Front Page Titles (by Subject) Private Property and Energy Resources - Literature of Liberty, Winter 1981, vol. 4, No. 4
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Private Property and Energy Resources - Leonard P. Liggio, Literature of Liberty, Winter 1981, vol. 4, No. 4 
Literature of Liberty: A Review of Contemporary Liberal Thought was published first by the Cato Institute (1978-1979) and later by the Institute for Humane Studies (1980-1982) under the editorial direction of Leonard P. Liggio.
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Private Property and Energy Resources
“Responsible Individuals and the Nation's Energy Future.” The Cato Journal 1(Fall 1981):421–438.
Employing some basic insights from the Austrian school of economics and the private property rights paradigm, the authors find several reasons for believing that private property rights and free markets in energy would better serve both national security and efficiency. By contrast collective decision making of a political and democratic kind would create many problems. If we would establish and recognize secure and transferable property rights to resources, then we could expect that individuals who believe strongly in the advantages and profits from greater future energy reserves would provide for more fuel storage, energy conversion facilities, and energy raw materials for that anticipated future.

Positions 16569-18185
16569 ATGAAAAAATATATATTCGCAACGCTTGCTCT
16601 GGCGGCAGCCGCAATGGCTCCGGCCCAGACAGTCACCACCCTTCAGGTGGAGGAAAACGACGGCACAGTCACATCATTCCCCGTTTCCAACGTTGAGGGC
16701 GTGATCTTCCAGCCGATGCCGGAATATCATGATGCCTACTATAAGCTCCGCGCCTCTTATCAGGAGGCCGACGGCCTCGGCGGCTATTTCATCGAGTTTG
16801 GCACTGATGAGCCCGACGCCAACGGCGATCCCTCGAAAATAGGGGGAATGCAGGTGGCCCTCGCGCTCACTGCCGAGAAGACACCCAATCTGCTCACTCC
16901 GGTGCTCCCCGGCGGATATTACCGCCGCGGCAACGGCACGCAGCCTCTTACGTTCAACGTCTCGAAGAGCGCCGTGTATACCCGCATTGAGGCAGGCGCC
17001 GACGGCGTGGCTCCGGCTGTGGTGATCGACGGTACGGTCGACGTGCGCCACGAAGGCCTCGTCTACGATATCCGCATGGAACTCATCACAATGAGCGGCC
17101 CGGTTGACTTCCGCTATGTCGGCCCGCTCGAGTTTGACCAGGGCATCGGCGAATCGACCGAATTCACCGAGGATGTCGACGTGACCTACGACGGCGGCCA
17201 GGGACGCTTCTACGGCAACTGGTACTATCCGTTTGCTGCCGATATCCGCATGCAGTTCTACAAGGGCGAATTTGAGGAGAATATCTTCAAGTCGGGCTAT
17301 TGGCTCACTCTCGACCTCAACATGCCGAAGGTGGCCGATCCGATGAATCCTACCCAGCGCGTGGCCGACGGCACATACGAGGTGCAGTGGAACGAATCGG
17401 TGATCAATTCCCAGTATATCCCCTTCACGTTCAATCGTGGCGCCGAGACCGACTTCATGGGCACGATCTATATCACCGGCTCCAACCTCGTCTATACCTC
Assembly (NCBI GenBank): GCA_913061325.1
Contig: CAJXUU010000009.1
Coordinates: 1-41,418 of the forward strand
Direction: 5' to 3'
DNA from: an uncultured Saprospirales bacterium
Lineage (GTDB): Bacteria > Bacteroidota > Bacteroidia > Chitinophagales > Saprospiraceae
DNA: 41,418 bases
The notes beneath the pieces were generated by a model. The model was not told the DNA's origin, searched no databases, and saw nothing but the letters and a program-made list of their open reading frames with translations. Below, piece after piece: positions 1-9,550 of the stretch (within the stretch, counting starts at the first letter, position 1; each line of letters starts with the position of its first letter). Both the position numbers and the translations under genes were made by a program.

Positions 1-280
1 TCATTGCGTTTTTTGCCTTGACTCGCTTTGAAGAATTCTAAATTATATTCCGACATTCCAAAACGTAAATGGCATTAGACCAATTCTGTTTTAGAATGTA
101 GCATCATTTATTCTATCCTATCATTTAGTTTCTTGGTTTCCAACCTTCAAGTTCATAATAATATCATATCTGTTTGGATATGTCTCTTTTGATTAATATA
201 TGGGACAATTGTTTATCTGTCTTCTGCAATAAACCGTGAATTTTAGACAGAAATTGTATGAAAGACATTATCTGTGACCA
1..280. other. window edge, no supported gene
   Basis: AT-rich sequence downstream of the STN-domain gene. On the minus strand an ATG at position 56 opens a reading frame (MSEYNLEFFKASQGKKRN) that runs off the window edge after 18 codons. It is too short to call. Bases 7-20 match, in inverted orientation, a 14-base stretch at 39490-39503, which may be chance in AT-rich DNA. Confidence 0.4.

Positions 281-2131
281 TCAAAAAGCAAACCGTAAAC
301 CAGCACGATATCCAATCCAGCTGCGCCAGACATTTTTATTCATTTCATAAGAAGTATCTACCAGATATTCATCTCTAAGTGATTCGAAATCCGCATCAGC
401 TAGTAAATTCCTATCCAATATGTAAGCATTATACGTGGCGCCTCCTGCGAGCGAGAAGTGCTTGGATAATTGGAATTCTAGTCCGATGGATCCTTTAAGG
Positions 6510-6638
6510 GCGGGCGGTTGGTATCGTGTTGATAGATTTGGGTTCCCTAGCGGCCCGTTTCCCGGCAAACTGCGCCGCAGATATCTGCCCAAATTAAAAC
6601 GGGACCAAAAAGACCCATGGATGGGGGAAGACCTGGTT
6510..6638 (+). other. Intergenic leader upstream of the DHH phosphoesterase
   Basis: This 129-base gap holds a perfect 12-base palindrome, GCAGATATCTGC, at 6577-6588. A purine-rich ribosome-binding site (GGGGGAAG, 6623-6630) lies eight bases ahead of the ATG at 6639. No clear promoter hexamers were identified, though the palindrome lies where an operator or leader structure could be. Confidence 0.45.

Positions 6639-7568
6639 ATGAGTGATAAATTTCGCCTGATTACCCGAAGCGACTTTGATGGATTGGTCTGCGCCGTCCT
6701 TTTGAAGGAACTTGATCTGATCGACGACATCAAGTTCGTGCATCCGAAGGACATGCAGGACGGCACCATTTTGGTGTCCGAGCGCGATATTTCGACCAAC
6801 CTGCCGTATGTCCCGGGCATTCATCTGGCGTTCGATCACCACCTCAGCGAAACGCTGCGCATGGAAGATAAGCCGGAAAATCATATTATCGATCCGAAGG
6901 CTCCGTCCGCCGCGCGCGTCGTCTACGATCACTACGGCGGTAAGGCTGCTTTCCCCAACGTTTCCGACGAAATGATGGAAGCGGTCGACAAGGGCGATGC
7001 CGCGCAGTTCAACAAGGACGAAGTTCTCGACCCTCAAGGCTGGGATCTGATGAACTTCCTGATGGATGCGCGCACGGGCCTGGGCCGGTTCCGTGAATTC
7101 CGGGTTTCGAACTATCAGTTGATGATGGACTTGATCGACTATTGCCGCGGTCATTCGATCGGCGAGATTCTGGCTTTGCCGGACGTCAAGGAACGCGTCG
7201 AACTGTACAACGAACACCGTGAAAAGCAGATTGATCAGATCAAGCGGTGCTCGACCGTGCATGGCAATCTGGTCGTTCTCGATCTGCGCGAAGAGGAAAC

Investments in promising innovations are more likely to be funded in the private sector than in the public sector. The economic equivalent of biotic diversity is automatically fostered when individuals with different tastes, in various circumstances, are free to act and are also held responsible for their actions. The decision makers will be better informed in the private than in the public sector, when information is scarce and uncertainty is prevalent. Despite the greater degree of innovation, we can expect a smaller level of waste from the private sector than from the equivalent public sector innovations. This follows from the existence of the reality check of profit and loss in the private sector, as well as the smaller degree of rational ignorance in that same sector. Finally, we note that the public sector will be systematically unable to attract and hold successful forecasters in any market so important as that of energy. It would appear that in the energy market, as in so many other areas, that government is best which governs least.